9/95 They’re Gonna GATT Your Guns

They’re Gonna GATT Your Guns
Larry Pratt
Executive Director
Gun Owners of America
(written for National Crime Monthly in 1995)

GATT represents a transfer to sovereignty from the United States to the World Trade Organization (WTO). According to Rep. Newt Gingrich who testified earlier last year before the Ways and Means Committee: “The World Trade Organization is a de facto transfer of authority from the U.S. to Geneva, Switzerland.”

William Holder, the Deputy General Counsel of the International Monetary Fund told a WTO conference at the American University on November 19, 1994 that, “The WTO is de jure world government.”

Article 16, paragraph 4 of the WTO charter (which is part of the GATT legislation) states that each government “shall ensure the conformity of its laws, regulations and administrative procedures with its obligations….” This is the language that lays out what Gingrich and Holder were talking about. To understand the significance and the broad reach of this language, we need to see how the commerce clause of our U.S. constitution has been distorted into a way of justifying government intervention into anything the planners in Washington want to regulate. Then we will be able to understand the danger of the WTO charter’s language.

When the commerce clause was included in the U.S. Constitution it was intended to keep states from interfering with trade between states. In other words, Virginia could not prohibit Maryland timber from being sold in Virginia nor could Maryland put a tariff on Virginia tobacco being sold in Maryland.

In the wake of the Roosevelt revolution, the commerce clause was expanded to govern everything because everything has been in commerce. It has been this distorted view of the commerce clause that provided the rationale for forcing gun dealers to get a federal license. Similarly, the same view of the commerce clause justified requiring all sales of new guns to go through dealers. It should be perfectly obvious that this view goes way beyond prohibiting trade restrictions between states. The commerce clause has justified increasingly restrictive federal gun controls. Of course, a lot of other unconstitutional federal action has been justified by the commerce clause, but that is not the point here.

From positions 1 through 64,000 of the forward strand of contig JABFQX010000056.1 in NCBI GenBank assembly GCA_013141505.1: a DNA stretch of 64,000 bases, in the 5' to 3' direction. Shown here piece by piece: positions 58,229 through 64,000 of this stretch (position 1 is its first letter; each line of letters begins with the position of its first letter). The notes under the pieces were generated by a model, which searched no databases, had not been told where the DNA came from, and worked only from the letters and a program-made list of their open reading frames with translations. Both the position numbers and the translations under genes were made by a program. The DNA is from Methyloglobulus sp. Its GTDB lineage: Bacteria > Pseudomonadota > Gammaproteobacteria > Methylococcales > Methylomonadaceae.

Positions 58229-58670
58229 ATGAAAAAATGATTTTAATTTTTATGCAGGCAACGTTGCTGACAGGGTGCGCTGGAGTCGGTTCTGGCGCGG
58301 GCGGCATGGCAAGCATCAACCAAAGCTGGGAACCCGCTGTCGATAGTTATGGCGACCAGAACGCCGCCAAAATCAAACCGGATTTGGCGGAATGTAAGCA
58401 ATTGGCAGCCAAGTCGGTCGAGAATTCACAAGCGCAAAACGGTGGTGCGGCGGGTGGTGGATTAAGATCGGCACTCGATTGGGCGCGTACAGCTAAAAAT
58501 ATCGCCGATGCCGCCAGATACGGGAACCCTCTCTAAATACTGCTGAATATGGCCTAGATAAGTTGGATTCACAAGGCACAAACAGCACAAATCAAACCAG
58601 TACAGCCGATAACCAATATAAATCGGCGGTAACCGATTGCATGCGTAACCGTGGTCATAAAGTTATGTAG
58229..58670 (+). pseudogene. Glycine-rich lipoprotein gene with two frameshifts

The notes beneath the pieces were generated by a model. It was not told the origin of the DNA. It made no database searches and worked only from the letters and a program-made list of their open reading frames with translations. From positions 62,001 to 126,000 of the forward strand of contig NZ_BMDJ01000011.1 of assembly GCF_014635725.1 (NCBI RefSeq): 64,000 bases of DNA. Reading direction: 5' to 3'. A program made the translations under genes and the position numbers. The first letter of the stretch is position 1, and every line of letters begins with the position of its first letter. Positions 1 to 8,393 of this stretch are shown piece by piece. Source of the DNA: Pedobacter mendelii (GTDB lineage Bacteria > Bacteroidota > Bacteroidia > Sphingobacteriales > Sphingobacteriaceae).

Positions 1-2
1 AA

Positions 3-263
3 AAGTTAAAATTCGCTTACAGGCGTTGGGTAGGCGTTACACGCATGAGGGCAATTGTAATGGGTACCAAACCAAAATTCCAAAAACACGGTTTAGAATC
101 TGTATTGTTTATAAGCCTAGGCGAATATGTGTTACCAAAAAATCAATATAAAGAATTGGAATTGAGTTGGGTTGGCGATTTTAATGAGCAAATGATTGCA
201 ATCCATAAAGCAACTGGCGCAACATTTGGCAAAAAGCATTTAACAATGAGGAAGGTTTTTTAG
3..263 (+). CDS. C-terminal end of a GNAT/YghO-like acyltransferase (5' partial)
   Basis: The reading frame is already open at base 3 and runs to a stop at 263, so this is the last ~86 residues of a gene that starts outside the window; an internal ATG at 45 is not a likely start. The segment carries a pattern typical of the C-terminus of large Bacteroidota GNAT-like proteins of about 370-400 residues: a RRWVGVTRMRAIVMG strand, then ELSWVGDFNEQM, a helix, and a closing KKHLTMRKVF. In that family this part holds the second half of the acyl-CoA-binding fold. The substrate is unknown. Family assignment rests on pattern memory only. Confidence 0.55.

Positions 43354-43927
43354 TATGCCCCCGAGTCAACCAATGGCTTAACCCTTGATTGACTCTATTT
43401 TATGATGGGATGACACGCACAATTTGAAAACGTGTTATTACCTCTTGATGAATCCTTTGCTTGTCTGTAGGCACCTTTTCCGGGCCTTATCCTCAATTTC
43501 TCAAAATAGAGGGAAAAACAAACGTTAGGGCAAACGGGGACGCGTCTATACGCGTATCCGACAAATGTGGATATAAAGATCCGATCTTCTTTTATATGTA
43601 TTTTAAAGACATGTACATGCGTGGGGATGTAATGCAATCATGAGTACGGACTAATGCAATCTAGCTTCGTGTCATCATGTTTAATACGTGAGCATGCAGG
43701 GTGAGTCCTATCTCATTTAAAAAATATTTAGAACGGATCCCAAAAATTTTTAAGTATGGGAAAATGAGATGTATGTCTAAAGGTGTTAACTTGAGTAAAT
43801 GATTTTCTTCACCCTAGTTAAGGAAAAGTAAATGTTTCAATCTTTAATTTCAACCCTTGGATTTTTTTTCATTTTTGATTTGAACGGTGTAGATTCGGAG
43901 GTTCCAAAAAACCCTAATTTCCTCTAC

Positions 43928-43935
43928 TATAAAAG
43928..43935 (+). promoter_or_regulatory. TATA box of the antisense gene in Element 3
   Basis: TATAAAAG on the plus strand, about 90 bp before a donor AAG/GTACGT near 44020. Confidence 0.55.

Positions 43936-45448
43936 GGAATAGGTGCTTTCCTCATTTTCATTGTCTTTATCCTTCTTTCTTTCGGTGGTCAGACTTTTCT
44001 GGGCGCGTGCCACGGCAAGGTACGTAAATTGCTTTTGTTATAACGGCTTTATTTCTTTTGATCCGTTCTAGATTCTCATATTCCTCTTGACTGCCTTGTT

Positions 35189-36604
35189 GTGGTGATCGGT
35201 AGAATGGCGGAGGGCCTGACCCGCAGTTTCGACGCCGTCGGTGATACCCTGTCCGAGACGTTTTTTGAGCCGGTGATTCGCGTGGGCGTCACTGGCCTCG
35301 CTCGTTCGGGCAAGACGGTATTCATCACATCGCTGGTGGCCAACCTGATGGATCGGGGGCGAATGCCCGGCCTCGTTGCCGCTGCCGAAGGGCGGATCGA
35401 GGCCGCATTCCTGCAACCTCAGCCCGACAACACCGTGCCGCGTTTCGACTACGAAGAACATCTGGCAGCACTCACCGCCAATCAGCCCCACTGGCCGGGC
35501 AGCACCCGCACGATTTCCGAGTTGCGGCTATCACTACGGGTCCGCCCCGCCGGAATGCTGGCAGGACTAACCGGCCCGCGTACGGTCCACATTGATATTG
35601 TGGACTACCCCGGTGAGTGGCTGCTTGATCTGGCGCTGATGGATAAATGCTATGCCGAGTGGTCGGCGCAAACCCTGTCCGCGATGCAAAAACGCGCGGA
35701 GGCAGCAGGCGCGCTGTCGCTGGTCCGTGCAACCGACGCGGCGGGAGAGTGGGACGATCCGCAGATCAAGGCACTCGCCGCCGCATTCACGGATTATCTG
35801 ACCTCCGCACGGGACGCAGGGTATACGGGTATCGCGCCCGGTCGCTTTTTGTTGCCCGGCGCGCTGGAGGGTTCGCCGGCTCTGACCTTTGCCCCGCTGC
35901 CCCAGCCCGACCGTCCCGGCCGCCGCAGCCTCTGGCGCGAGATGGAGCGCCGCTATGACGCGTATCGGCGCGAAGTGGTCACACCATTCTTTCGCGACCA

Guns are clearly protected in the United States Constitution, yet the federal government is shameless in the business of infringing the right to keep and bear arms without a constitutional amendment. Before the days of the distortion of the commerce clause, the prohibition of alcoholic beverages — which are not even protected in the Constitution — required a constitutional amendment.

So it is with alarm that we should view the language of GATT and the presumption in the GATT treaty that everything can be regulated because everything enters commerce. The recent GATT vote (cast by members who had not read the 26,000 pages of text) was the equivalent of the constitutional convention of 1787 — only nobody called it that and its significance was never brought into focus.

The U.S. will have only one vote and no veto in the WTO. Any two other governments could gang up on the U.S. to object to its policy of “allowing” widespread civilian firearms ownership (something already under discussion in the U.N). They could raise environmental objections. This may seem silly, but then, what are we to say of the Federal government’s inclusion of virtual desert lands up to 50 miles from the Rio Grande river as a wetlands and then subject the private uses of that land to tree hugging extremism?

The European Union used to be called the European Common Market. It was a European version of the World Trade Organization. Now the socialist governors in the European capital of Brussels presume to call themselves the European Union. Increasingly they are succeeding in the sublimation of the sovereignty of member nations to the Brussels government.

At least our U.S. Constitution has a commerce clause with a very restrictive original intent. There is no such limitation built into GATT and the WTO. If the linkage of banning guns with trade practices does not satisfy the one world impulse to disarm the planet, then the international commerce clause language in the WTO will be argued as a sufficient justification for the Geneva gnomes where the WTO is headquartered to regulate anything they want. Just the way the socialists in the U.S. have been arguing for the last 60 years.